Why Do We Take Sides When It Comes to Women's Looks?
Posted Sep 18, 2013
The recent media buzz about Marissa Mayer's Vogue spread made me think just that. Photos of the Yahoo CEO appeared in the magazine's September issue and were described by some as unsuitable for a woman of her position. Lounging sensually in a fitted, blue dress, Mayer got slammed for playing up her appearance instead of serving as "a realistic role model." My reaction? This was a Vogue spread, not Fortune magazine — let the woman be!
Of course there's the other side of this issue; women targeted for not looking their best. When women place less emphasis on their appearance or put their looks on the back burner (think Hillary Clinton during her most demanding years as Secretary of State), they're accused of letting themselves go. Rush Limbaugh, known to be critical of Clinton's appearance, asked, "Do Americans want to watch a woman get older before their eyes?" when she was running for the presidential nomination. While Limbaugh's views are always controversial, he sadly represents the view of more than just a few Americans.
It's the double bind that Ashley Judd was so vocal about a year ago when she was scrutinized for having a puffy face. "Did she or didn't she?" the public asked, questioning whether Judd had undergone cosmetic surgery. I wrote about the topic, describing her experience as the Beauty Paradox; care about your looks and you're judged as superficial, don't care and you're viewed as neglecting yourself. The last thing we need is other people criticizing how that delicate balance is struck.
Then there's the female dental assistant who was fired by her boss, James Knight, because he found her too attractive. The Iowa Supreme court condoned his action, saying it was not motivated by gender discrimination and he therefore had a right to let her go. Apparently, there was a fragile marriage and a jealous wife behind the whole case, but in the end, it was this this woman's good looks that led to her unemployment.
You may wonder how anyone can be legitimately fired over their appearance. Lookism — whether based on positive or negative reactions towards a person's appearance — is a provocative issue. No doubt this Iowan case will serve as fodder for gender studies, sociology classes and law schools in years to come. Like people's ambivalent reactions to Mayer's Vogue spread, it's further evidence that our feelings about attractiveness are complicated.
Beauty is powerful. Even the words we use to describe it reflect its power — like stunning, knockout and bombshell — all of which connote the violent impact it has on others. We are naturally drawn to beauty, but we also envy and devalue it. Many believe beauty is simply an unfair phenomenon, distributed unevenly in a culture that disproportionately elevates it.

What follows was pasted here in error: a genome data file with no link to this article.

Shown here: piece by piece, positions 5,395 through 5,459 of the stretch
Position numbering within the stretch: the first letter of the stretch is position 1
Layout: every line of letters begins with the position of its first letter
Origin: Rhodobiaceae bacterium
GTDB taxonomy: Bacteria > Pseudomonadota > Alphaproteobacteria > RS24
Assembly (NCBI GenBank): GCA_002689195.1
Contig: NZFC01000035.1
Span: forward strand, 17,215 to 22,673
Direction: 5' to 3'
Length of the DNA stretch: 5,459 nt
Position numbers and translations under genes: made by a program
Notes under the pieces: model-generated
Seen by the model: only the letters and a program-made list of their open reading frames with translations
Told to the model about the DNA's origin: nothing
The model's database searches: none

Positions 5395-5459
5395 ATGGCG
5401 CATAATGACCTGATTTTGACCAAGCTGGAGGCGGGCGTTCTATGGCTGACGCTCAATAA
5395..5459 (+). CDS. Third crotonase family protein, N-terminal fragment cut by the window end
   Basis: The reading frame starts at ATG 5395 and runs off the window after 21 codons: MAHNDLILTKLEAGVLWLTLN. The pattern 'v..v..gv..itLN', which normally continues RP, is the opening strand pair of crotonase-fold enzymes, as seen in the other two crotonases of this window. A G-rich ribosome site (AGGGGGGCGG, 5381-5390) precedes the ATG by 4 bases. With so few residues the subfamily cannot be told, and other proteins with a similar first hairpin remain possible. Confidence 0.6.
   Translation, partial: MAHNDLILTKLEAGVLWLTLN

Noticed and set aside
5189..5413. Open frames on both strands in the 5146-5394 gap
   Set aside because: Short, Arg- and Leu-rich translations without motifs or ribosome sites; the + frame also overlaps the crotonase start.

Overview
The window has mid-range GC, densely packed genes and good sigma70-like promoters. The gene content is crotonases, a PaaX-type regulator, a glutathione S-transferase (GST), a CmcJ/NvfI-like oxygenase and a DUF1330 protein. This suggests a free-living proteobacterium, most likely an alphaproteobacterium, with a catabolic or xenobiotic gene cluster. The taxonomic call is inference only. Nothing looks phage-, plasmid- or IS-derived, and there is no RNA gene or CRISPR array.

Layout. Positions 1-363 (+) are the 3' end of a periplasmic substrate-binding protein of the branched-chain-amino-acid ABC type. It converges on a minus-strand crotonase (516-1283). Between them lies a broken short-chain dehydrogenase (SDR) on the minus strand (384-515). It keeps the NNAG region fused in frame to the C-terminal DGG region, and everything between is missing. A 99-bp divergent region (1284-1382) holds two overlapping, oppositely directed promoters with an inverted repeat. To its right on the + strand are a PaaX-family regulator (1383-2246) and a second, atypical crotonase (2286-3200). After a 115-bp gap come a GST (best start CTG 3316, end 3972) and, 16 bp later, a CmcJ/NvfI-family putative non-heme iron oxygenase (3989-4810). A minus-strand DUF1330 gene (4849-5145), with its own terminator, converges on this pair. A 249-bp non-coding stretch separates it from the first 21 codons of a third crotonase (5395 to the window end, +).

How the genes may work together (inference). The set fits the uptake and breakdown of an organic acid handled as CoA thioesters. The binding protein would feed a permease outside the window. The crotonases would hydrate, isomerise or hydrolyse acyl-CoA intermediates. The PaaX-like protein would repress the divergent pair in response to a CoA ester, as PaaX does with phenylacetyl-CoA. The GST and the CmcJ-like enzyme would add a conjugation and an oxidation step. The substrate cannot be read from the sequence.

And yes, attractive people have advantages — economically, socially and interpersonally --with science and statistics to prove it. But ask anyone who is naturally endowed with good looks and they'll tell you it's complicated. Remember Cameron Russell's TED talk, "Looks Aren't Everything"? She spoke eloquently as she dismantled the fantasies behind being one of those women who "won the genetic lottery." Her story wasn't very pretty.
It's helpful to remember that our appearance is not simply a physical experience, but a psychological one as well. We all have the capacity for attractiveness. Some of us make the most of our assets, even if we don't possess model-like looks and feel beautiful. Others with perfectly-formed features find it difficult to enjoy them. How we feel about how we look depends more on self-esteem and confidence than anything else, and vice-versa.
Consequently, why don't we let women be free to flaunt their looks (or not) without scrutinizing their every move? And let's stop highlighting this beauty/brains distinction. We've come too far to believe that these assets are mutually exclusive. Instead of devaluing attractive, smart women, I suggest we admire them. From beautiful female CEOs to sexy Midwestern dental assistants, let's remember we are all navigating a cultural beauty paradox. That challenge alone deserves support from all of us.
Vivian Diller, Ph.D. is a psychologist in private practice in New York City. She serves as a media expert on various psychological topics and as a consultant to companies promoting health, beauty and cosmetic products. Her book, "Face It: What Women Really Feel As Their Looks Change" (2010), edited by Michele Willens, is a psychological guide to help women deal with the emotions brought on by their changing appearances.
For more information, please visit my website at www.VivianDiller.com; and continue the conversation on Twitter @ DrVDiller.